What kind of chemistry do you have with your car? Love it? Loathe it? Let us know and you could win a £300 John Lewis voucher | No thanks

Toyota Prius II 2003 Road Test

Sat, 29 Nov 2003

Drive into the future. Tomorrow’s car today. Car of the next decade now. We’ve all heard this kind of hype before. Except in the shape of the new Toyota Prius II it all happens to be true.

The Japanese have some pretty good diesels. Toyota’s 1.4 D-4D is the best small diesel in the world. Yet despite the economic advantages, diesel’s smutty reputation is against it. Which is why for the past ten years the Japanese have been developing and perfecting hybrids. Or, in other words, cars that combine petrol engines, electric motors and batteries to regenerate power and effectively use it twice.

The original Prius and the Honda Insight were proper production cars you could go out and buy, then claw back a Powershift grant for helping to save the World. More than 100,000 old shape Prius were built and sold. Now we’re into the second generation of both. Honda has chosen to add hybrid technology to a standard Civic saloon. Toyota has created a totally “all new” car.

It even looks futuristic, both outside and inside. Instead of a conventional dashboard, the driver is confronted with a large computer screen and a line-of-sight, digital speedometer. The speedo is so clear and so frees up steering wheel adjustment it instantly makes all conventional dashboards seem hopelessly and ridiculously old fashioned.

You push the electronic key into a socket, press the start button and the instruments spring into life. Then, instead of having to take a master’s degree in computer technology, you simply flick a little lever into ‘D’, kick the foot-operated parking brake, and you’re off. It really is that simple. The only small thing you have to remember is to press a button above the lever if you are stopped for any length of time and that, like most automatics, you have to touch the footbrake again to be allowed to re-engage Drive.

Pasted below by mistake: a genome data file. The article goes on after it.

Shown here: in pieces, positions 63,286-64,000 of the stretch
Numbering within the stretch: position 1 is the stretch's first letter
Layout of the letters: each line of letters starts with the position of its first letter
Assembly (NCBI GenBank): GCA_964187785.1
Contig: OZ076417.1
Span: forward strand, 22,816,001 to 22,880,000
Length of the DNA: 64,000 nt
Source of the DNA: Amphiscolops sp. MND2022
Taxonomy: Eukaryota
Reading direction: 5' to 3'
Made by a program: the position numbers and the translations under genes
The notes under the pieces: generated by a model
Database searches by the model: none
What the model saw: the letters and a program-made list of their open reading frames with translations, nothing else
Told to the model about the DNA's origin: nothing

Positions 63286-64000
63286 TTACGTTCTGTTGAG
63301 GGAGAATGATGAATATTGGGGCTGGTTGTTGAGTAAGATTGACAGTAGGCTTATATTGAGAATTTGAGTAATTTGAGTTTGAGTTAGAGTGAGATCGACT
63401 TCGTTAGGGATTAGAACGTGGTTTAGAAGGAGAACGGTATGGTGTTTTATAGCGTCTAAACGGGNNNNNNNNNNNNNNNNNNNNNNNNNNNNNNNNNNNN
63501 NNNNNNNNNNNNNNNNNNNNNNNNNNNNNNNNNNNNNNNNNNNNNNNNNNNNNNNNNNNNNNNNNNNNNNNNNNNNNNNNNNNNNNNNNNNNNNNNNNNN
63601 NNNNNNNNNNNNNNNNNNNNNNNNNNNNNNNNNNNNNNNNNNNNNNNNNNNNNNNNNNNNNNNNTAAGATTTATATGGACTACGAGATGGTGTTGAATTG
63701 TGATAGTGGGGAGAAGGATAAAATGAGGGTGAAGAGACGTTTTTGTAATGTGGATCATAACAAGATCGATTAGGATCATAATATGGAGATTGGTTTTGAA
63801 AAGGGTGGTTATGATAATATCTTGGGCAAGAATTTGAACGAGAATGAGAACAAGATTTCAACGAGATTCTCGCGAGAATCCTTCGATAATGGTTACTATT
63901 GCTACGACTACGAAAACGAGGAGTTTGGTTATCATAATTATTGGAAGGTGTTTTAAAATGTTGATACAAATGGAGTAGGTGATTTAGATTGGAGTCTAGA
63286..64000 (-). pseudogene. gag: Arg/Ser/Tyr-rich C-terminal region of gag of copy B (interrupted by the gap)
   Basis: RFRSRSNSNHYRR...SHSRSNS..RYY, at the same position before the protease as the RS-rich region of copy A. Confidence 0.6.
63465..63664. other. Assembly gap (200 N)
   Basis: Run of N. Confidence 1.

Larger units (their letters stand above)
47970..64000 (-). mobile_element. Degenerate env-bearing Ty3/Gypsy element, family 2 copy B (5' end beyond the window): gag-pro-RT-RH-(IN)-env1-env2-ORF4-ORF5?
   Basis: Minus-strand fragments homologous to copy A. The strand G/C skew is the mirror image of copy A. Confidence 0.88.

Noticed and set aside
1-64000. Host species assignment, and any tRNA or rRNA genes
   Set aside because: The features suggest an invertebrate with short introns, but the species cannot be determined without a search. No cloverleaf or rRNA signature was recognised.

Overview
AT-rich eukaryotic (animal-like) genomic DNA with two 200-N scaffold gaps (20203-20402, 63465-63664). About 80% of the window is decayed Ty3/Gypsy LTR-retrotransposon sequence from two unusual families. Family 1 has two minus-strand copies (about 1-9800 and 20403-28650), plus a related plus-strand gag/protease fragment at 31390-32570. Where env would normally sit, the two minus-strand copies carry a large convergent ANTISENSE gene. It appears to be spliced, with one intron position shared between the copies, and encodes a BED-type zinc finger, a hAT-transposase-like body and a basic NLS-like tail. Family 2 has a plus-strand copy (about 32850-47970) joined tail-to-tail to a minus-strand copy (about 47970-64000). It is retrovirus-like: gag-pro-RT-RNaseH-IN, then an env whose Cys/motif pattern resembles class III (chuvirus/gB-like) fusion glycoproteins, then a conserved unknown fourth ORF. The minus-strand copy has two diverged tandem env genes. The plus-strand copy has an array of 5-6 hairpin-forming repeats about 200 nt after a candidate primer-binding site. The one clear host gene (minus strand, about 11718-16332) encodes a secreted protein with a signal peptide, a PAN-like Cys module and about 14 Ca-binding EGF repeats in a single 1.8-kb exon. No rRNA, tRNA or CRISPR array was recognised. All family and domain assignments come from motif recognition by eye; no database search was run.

In normal driving, you take off and drive on electrical power. The 500V motor delivers 50kW and 400Nm torque, which is roughly the equivalent of a 1.2 litre petrol engine. Then, as you cruise, the 1.5 litre petrol engine cuts in both to re-charge the batteries and drive the wheels. During sudden acceleration the electric motor gives back-up power to the petrol engine. Then, when you lift off, the coasting wheels turn the generator, re-charging the battery. Once the battery has been brought to full charge a few times and once you get used to the necessary driving technique, you can start to get close to the 56.5mpg (urban) to 67.3mpg (extra urban) of which the car is capable. Alternatively you can press the EV button and drive on electric motor alone, creating zero emissions and a virtually silent drive. Toyota calls the system Hybrid Synergy Drive.

Interior fittings are high quality and rear legroom is almost limo like. The batteries take up very little space directly over the rear axle line. Though the luggage floor is high, it is flat with the rear seats folded and has several compartments underneath which significantly increase its total capacity. A space saver emergency wheel sits right at the bottom.

Thinking about the car after my short test drive the surprise is how easy it was to get used to it. Anyone who can drive at all could drive the Prius II without being conscious that the car was propelled and stopped in an entirely different way than they were used to. Even the steering has feel, the handling is fine and, unlike the Touran, the little windows in the front pillars are actually usable. Whether you feel virtuous driving the Prius or not, you certainly don’t have to suffer. It’s a bit like climbing onto a gentle learning curve, then being surprised and delighted by the new features you discover and your gradual mastery of them.

Read more


Ask Honest John

Value my car